This development could become dangerous for midsized firms: they have often profited from standardization in some areas of legal advice. Instructions where the high fees of large firms were no longer justified often wandered over to them. But with “computer colleagues”, even the large firms will be able to offer cheaper due diligence, for example. The problem is exacerbated by the fact that midsized German firms are not likely to have the means to invest in the new technology that their global competitors have. These firms would do well to develop a legal tech strategy that fits in with their own advisory work.

It is often difficult for legal departments to push some investments through, and thinking is generally conservative. Combined with the widespread disinterest in law firms’ IT innovations, this could result in them becoming entirely dependent on external advisors, rather than influencing developments through their hiring practices.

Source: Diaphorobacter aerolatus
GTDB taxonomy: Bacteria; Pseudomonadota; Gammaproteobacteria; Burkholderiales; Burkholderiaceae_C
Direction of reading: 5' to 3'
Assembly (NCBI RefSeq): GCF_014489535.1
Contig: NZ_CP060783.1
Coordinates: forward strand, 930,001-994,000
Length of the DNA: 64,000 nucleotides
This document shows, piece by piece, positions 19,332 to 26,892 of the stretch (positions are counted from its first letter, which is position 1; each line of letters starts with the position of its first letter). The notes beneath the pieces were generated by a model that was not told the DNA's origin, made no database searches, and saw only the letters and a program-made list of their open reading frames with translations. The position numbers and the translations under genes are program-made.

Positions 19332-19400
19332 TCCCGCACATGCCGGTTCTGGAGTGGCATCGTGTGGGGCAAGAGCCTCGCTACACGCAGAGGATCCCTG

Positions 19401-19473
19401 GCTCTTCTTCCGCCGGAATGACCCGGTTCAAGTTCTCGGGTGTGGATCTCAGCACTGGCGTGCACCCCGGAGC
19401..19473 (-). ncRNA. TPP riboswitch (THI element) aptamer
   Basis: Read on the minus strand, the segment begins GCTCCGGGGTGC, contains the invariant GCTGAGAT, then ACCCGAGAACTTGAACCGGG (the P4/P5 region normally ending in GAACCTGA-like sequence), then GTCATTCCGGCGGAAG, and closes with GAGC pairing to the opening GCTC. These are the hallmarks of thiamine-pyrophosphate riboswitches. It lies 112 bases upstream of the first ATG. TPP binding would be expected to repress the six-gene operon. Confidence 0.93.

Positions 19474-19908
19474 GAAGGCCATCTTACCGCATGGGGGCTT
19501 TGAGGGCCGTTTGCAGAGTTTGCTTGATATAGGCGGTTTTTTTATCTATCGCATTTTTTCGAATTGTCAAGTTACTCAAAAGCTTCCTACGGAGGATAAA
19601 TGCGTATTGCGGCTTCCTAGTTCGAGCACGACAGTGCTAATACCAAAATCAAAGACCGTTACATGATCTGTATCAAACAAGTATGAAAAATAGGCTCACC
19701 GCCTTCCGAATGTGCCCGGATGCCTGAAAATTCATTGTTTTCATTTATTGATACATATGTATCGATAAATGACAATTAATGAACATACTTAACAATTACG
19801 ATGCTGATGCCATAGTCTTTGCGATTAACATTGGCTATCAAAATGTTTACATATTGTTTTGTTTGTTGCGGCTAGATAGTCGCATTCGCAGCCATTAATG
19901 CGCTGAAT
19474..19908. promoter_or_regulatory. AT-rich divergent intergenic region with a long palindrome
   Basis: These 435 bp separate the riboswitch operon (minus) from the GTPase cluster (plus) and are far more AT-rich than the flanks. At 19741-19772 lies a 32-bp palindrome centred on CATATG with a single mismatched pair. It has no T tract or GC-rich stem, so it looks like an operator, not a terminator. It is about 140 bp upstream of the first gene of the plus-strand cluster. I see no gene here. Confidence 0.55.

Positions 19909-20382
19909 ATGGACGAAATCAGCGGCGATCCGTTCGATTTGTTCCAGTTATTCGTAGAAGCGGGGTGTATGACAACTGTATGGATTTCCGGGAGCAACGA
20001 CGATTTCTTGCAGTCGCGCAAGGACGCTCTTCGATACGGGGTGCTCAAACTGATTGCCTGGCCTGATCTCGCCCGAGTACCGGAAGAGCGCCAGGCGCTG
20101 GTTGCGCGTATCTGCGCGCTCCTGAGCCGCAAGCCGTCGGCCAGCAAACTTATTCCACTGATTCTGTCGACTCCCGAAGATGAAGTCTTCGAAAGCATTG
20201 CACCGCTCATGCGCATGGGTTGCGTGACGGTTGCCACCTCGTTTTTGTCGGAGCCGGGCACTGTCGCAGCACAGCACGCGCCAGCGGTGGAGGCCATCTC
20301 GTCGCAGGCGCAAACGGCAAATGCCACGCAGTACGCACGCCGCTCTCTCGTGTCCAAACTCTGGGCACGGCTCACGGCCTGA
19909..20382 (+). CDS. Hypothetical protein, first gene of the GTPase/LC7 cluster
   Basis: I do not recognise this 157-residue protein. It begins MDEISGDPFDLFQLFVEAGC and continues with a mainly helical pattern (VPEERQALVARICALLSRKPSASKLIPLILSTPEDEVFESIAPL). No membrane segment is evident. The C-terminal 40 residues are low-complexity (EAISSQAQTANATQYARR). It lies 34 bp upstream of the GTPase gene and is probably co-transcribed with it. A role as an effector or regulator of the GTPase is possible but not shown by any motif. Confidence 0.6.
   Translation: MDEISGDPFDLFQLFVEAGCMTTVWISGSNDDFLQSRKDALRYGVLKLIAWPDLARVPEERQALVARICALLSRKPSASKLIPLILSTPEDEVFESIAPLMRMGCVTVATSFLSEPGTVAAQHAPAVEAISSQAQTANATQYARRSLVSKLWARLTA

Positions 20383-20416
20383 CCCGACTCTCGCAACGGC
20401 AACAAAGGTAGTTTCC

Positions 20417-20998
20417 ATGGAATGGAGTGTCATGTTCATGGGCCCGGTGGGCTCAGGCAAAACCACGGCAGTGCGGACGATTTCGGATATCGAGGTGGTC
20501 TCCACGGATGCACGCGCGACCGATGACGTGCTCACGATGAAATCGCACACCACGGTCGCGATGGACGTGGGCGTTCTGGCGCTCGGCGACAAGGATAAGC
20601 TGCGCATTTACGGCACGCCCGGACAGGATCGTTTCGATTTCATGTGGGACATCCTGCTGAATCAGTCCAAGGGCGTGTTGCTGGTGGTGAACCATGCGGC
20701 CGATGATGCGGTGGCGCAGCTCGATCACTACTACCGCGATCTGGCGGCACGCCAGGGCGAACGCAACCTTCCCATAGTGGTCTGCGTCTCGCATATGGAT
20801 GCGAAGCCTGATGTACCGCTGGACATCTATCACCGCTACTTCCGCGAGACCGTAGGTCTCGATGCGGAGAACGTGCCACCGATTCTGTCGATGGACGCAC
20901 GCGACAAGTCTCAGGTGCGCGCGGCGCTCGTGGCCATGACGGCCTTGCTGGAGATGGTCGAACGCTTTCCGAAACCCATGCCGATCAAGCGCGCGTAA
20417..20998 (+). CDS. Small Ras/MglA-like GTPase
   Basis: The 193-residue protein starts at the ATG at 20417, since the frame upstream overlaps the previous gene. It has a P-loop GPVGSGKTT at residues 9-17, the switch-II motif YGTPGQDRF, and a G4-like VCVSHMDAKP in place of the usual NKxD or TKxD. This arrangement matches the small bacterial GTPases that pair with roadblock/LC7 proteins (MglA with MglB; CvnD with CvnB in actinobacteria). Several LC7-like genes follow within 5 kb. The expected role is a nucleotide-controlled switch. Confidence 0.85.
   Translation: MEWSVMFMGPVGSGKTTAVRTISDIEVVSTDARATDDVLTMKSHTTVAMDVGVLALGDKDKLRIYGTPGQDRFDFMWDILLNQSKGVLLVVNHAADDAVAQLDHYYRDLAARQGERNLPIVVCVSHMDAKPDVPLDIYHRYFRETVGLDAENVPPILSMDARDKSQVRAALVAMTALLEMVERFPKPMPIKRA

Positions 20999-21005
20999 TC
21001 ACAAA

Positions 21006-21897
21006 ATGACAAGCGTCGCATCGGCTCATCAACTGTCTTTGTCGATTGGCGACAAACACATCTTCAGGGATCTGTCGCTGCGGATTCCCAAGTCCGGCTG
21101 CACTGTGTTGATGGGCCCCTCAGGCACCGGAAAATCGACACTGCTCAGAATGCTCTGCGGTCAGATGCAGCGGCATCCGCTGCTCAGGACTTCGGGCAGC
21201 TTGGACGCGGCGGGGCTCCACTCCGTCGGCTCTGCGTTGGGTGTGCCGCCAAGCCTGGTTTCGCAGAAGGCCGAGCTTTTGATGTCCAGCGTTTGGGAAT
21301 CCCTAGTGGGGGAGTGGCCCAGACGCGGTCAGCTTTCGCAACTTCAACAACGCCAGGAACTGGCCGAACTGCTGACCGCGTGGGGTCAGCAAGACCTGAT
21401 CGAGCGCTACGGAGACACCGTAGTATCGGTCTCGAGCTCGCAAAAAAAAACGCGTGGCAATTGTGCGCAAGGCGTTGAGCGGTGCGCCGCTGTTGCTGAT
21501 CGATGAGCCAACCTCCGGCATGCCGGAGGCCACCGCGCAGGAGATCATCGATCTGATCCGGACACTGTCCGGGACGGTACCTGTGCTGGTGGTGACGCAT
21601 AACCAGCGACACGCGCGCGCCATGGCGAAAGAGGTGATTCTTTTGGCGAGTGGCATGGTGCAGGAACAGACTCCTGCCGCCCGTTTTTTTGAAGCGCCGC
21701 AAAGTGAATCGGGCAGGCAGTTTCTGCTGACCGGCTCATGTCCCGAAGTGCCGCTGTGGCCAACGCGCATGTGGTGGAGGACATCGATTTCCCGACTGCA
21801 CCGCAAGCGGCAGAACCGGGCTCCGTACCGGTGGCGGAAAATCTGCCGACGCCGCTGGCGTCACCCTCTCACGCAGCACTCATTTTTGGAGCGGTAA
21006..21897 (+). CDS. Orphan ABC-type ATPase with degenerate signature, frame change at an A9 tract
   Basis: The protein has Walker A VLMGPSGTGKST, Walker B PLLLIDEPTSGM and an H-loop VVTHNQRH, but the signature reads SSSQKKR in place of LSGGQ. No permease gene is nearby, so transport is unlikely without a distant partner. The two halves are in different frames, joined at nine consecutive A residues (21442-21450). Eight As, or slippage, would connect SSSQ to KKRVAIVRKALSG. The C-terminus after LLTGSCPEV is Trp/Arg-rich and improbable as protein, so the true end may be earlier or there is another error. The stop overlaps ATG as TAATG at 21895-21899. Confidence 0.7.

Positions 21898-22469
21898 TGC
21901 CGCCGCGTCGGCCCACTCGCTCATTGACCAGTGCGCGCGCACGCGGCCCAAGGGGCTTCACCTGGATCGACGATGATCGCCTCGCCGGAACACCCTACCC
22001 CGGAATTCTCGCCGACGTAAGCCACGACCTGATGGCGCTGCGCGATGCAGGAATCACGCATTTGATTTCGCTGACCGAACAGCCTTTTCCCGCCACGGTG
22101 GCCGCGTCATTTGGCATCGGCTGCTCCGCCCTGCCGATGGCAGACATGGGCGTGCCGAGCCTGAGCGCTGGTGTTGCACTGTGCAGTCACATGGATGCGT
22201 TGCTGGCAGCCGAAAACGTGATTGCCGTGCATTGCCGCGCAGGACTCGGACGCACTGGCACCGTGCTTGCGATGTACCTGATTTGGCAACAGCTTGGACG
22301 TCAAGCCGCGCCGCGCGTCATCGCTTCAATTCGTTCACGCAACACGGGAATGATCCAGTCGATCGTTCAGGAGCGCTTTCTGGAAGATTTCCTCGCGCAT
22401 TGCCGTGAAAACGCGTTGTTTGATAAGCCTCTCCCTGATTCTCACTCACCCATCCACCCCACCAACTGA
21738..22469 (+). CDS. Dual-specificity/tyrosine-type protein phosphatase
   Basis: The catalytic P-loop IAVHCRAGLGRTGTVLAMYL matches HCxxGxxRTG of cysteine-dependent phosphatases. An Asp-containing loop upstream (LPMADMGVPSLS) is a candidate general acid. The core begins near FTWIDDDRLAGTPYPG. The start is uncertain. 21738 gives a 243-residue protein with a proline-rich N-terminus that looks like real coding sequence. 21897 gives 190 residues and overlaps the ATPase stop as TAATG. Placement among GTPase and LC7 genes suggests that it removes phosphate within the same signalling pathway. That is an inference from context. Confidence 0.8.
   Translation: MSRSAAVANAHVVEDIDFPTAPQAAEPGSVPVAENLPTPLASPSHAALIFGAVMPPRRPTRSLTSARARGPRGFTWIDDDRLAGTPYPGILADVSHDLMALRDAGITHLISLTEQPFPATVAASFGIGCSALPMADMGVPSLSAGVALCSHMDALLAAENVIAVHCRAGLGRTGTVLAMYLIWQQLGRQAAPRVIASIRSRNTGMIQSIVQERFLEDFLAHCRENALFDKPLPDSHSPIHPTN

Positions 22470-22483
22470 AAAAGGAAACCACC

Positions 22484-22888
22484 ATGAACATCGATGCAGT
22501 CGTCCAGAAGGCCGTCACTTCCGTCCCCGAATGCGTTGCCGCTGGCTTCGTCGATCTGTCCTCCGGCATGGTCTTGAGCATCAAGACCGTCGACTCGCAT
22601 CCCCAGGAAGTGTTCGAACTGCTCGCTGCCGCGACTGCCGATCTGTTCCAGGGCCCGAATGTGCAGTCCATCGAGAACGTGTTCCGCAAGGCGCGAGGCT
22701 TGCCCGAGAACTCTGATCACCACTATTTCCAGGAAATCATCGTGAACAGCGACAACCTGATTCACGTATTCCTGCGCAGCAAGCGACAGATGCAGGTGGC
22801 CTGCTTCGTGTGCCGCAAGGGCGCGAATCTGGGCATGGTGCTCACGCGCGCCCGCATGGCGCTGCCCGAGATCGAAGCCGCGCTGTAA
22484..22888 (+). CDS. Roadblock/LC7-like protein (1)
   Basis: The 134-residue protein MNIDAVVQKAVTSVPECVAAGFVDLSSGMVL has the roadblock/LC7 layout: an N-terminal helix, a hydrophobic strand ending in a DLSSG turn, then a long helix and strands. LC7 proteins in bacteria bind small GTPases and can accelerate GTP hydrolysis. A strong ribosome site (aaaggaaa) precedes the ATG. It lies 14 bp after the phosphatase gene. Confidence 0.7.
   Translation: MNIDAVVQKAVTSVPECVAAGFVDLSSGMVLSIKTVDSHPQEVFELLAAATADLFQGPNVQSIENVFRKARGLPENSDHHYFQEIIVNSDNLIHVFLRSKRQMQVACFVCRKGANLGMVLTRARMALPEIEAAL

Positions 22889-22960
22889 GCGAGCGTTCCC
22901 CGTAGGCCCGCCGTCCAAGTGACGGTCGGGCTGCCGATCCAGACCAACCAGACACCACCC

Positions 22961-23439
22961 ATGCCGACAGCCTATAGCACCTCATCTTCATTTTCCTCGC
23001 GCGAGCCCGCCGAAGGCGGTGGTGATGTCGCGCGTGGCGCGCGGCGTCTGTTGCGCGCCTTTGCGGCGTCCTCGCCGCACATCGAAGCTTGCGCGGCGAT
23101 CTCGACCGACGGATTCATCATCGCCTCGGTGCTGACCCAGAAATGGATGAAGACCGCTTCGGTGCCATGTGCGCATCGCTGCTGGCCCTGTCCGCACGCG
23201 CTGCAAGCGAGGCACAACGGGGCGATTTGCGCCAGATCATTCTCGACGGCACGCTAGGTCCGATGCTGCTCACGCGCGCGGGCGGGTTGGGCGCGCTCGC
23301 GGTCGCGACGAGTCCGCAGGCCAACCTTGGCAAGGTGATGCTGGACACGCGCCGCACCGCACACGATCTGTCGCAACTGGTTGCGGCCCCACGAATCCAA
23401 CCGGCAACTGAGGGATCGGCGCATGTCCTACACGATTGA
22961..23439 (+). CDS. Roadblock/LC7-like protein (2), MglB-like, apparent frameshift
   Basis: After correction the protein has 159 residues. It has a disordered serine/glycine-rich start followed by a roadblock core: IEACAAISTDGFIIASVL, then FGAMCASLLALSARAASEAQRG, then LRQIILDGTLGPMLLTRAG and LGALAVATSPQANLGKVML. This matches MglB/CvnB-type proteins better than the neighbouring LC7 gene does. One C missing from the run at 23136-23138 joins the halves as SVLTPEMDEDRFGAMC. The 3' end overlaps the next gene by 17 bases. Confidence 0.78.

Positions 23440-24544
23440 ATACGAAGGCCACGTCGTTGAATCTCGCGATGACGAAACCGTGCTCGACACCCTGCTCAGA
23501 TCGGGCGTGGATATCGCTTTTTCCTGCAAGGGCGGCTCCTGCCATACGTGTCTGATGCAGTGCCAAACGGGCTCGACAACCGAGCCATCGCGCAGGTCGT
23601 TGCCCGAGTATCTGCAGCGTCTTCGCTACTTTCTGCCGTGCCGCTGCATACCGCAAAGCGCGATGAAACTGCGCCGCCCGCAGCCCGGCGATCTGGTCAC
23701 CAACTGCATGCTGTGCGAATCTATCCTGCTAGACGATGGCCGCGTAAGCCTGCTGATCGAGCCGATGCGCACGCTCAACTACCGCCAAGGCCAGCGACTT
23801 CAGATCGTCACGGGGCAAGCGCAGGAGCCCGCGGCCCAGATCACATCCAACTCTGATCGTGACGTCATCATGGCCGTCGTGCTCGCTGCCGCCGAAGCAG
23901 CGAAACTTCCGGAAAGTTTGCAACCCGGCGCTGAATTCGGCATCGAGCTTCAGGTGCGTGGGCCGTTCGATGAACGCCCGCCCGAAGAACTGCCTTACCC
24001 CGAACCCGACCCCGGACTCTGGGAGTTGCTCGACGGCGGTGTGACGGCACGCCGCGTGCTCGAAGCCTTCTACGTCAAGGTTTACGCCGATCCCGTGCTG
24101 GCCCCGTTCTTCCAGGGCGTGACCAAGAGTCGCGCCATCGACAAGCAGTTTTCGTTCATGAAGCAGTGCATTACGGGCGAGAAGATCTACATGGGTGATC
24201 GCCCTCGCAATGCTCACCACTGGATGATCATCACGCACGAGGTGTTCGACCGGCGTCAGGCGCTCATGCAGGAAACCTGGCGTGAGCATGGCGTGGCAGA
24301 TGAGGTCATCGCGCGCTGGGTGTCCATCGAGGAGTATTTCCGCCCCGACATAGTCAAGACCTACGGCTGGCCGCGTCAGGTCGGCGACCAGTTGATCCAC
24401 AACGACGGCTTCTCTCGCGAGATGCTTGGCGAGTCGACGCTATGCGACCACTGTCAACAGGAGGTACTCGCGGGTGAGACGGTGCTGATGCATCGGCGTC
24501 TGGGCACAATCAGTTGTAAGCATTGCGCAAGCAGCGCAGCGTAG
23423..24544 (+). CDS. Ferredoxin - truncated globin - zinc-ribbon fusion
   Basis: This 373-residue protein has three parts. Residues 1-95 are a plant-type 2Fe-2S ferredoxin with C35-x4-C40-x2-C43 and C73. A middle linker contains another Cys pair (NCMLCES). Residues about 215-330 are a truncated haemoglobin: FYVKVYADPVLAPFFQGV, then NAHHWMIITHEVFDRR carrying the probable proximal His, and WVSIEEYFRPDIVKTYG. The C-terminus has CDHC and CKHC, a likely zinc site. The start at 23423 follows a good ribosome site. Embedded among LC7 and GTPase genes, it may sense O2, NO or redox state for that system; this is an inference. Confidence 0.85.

Find out how legal tech has already changed the legal landscape

Seiten: 1234

  • Teilen